KPMG reports 30% drop in ATM usage over naira scarcity

The scarcity of cash in circulation has made the weekly usage of Automated Teller Machines to drop from 70 per cent to 40 per cent, according to a report by KPMG.

The report, titled, “In Pursuit Value”, stated that the figures were obtained from surveyed customers of Nigerian and Ghanaian banks who narrated their experiences during the year 2023.

According to the survey, ATM usage in Nigeria has witnessed a notable decline due to the regular unavailability of cash in many bank ATM stands.

The multinational consulting firm further stated that medium digital transactions dropped from the top to outside the top 10 in the survey, indicating cash dependence on Point of Sales operators.

It stated, “Currently, four in 10 customers report weekly ATM usage, a notable decline from the previous seven in 10 over the last few years. This decline in ATM usage coincides with a significant rise in agency banking usage, with six in 10 customers frequenting bank agents every week.”

The report further noted that the rise in agency banking emphasises the continued popularity of cash, underscoring customers’ quest for more readily available cash options, primarily driven by the popularity of bank agents across the nation.

Furthermore, the survey disclosed that payment via digital mediums rose by 52 per cent in 2023 between January and October, according to NIBSS data.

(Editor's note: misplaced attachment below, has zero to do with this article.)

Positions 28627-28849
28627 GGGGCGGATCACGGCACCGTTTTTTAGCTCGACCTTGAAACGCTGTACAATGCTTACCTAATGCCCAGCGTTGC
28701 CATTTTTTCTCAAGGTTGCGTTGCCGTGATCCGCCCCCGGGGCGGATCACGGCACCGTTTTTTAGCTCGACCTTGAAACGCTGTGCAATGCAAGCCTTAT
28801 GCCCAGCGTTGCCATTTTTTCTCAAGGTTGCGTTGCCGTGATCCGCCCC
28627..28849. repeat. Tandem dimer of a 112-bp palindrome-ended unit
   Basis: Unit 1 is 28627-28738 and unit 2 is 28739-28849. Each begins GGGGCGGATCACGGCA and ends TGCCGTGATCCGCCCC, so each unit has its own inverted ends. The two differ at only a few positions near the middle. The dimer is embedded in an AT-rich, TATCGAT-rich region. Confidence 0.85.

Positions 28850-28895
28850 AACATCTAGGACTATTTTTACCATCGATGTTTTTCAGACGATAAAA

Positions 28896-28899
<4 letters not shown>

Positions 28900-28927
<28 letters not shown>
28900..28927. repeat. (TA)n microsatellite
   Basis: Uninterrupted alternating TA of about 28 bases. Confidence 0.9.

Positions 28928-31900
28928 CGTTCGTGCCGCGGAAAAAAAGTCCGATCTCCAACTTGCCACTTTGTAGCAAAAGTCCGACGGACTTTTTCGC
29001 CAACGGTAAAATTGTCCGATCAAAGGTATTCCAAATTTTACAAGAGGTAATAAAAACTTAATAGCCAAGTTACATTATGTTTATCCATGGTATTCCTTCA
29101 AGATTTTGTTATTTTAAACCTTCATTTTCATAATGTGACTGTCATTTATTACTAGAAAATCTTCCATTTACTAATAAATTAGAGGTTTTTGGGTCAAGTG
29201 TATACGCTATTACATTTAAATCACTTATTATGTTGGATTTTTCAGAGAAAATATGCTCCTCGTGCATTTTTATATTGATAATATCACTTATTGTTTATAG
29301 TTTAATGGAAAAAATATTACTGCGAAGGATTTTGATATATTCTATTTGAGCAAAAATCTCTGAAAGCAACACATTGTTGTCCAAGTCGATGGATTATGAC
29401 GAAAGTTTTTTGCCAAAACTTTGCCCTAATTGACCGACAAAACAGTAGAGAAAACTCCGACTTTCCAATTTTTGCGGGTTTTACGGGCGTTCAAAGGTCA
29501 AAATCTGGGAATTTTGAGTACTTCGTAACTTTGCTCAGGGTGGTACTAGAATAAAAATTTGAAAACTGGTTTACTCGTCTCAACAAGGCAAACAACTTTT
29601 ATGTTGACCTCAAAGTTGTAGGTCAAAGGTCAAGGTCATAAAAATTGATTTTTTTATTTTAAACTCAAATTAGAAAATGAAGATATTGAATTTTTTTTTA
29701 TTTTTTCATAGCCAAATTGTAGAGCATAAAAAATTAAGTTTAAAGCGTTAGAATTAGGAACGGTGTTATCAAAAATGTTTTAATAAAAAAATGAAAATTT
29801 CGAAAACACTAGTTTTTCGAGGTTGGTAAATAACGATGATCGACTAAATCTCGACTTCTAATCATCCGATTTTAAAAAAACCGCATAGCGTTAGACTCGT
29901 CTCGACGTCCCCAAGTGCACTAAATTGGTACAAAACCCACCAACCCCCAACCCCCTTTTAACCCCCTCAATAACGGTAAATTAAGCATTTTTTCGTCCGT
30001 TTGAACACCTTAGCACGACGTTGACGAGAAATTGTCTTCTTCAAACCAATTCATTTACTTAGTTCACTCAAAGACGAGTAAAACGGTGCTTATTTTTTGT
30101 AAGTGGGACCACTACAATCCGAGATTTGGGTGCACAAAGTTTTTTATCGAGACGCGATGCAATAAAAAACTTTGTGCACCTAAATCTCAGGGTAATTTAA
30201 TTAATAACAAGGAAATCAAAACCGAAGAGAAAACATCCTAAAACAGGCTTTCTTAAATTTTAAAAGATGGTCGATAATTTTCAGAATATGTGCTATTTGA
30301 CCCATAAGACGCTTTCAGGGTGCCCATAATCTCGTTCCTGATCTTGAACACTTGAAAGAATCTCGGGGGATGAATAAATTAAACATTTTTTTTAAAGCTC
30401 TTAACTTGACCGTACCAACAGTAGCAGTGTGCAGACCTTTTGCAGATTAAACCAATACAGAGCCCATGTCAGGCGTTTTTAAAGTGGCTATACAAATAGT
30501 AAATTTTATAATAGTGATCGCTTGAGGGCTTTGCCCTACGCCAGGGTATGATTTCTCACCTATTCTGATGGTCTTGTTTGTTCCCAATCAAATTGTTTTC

It said that the spike in digital payments was triggered by the cash crunch, occasioned by the CBN’s naira redesign policy in the first quarter of 2023.

It stated, “Consequently, digital payments surged, marking a notable 52% increase in total NIBSS Instant Payment transactions by October 2023 compared to January of the same year. This was triggered by the Central Bank of Nigeria’s initiative to overhaul the Naira, aiming to regulate cash circulation and reduce reliance on physical currency.”

In October 2022, the Central Bank of Nigeria announced its move to redesign the naira and encourage cashless transactions in the country.

The policy which was badly implemented led to a decline in economic activities, causing pains and grief to Nigerians.

It further explained that the rise in digital payment overwhelmed Tier-1 banks with multiple cases of transaction failure but fintechs rose to the challenge leading to a significant change in customers’ preferences.

According to the survey, 58 per cent of respondents switched banks or had reasons to change to fintechs during the period. This presents a radical shift from the 15 per cent who switched banks in 2022.

Also, around 13 per cent of retail banking respondents now rely on fintech for their primary banking needs from the four per cent who made the switch in 2022.